How Homegrown Charcoal May Get Your Garden Through A Drought

You’ve probably heard of compost – that thick chocolate-colored stuff that’s an organic gardener’s best friend and supplies plants with all kinds of succulent nutrients.

But what about biochar? It’s another ancient farming material made from slow-burned wood (also known as charcoal) that holds nutrients and water into soil without them draining away. And lately it has enjoyed a certain revival because it can also pull and store the carbon in greenhouse gases from the air. Everyone from California grape growers to home gardeners on YouTube is trying it out.

Biogeochemist Caroline Masiello is pretty excited about biochar, especially what it means in an era when water resources are swiftly diminishing. “There’s no question that there’s been an explosion of interest in this,” says Masiello. “And it’s becoming clear that the water cycle benefits of biochar are at least as important, especially in drought-prone regions.”

But there’s a catch. As Masiello and her colleagues at Rice University write in the latest issue of the Journal of Biomass and Bioenergy, the temperature that you bake the wood chips or other plant matter that go into the biochar matters. They found that biochar baked at above 842 degrees Fahreheit (450 degrees Celsius) helped soil hold water and carbon better than biochar cooked at lower temperatures.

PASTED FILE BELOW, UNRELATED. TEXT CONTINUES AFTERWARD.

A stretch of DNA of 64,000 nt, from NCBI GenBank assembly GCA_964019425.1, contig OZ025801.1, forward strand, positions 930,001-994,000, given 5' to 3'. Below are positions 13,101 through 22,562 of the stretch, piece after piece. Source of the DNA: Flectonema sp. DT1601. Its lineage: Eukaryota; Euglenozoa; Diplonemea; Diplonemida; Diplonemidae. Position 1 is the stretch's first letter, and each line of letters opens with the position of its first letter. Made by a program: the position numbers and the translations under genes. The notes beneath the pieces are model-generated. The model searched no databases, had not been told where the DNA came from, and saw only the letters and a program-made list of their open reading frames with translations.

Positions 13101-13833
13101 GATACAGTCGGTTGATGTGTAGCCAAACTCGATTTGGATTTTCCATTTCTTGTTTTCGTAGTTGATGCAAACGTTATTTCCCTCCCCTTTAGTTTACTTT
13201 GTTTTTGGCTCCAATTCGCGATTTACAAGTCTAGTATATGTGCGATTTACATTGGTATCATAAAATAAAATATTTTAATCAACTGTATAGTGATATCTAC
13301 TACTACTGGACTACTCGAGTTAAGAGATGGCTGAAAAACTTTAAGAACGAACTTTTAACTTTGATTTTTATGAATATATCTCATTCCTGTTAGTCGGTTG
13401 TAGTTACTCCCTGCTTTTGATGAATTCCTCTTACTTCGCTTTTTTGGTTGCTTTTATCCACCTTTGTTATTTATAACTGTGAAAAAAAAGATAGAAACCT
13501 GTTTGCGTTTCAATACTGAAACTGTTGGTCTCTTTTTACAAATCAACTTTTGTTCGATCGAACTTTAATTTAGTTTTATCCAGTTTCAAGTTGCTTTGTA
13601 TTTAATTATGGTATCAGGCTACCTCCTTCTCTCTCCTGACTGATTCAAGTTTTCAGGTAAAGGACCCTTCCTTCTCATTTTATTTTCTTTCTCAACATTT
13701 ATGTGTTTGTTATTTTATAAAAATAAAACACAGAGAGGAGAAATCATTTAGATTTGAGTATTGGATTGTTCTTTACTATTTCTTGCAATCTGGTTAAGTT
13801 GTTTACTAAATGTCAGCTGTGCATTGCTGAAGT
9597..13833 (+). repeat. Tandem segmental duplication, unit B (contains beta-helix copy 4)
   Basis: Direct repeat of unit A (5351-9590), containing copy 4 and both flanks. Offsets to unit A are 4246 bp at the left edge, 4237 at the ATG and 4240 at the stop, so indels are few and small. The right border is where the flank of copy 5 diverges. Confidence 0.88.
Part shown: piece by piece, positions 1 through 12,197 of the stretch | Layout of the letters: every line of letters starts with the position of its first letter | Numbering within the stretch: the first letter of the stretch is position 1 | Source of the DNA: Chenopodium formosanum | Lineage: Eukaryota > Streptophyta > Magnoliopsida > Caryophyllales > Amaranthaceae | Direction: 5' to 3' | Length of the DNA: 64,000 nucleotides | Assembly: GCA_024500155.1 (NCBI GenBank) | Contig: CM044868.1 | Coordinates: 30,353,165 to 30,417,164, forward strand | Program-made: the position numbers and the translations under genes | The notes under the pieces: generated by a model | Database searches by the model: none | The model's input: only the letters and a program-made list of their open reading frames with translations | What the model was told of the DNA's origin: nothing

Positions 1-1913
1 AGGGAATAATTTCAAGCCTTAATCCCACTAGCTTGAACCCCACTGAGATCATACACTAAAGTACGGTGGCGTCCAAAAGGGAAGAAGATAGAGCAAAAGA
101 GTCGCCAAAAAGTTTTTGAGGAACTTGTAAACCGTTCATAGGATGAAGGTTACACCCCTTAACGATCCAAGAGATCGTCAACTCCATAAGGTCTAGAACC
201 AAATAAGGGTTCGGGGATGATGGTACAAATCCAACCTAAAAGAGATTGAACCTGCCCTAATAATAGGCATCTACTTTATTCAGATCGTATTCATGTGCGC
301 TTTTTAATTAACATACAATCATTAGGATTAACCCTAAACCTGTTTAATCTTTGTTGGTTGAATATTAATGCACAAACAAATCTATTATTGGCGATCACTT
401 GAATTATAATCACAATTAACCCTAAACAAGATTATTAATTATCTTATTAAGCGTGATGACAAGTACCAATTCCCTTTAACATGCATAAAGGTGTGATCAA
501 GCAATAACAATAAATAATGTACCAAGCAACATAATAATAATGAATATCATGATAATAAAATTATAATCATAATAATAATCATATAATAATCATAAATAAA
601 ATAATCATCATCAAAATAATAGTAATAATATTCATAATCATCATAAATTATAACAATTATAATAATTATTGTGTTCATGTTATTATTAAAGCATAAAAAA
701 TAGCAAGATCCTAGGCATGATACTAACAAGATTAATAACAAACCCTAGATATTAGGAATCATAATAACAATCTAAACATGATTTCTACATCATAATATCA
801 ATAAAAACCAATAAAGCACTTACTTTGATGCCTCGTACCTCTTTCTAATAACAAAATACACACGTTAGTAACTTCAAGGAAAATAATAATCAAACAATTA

Scientists believe that biochar was first used by farmers in the Amazon Basin of South America to make terra preta, or fertile black earth, some 2,500 years ago. They buried wood in closed pits and let it smolder there for days. Nowadays, a lot of industrial-scale biochar is made in kilns.

Like compost, biochar takes some time and energy to make, but it can be a DIY project at home. The trick is to make sure no oxygen gets in while the wood is baking. Many people, like this small farmer John Rogers, build small kilns out of steel drums they seal off.

But Masiello says if you want to be sure get it right, you’ll definitely need a thermometer.

In her humid hometown of Houston, she’s tried to make biochar with magnolia leaves, which are abundant. But she recommends against it.

“A lot of plants around here have a waxy cuticle designed to repel water that will persist and create problems in the soil,” she says. “If you’re using wood, you’re less likely to have problems. And the biochar will really improve the soil’s capacity to hold water.”

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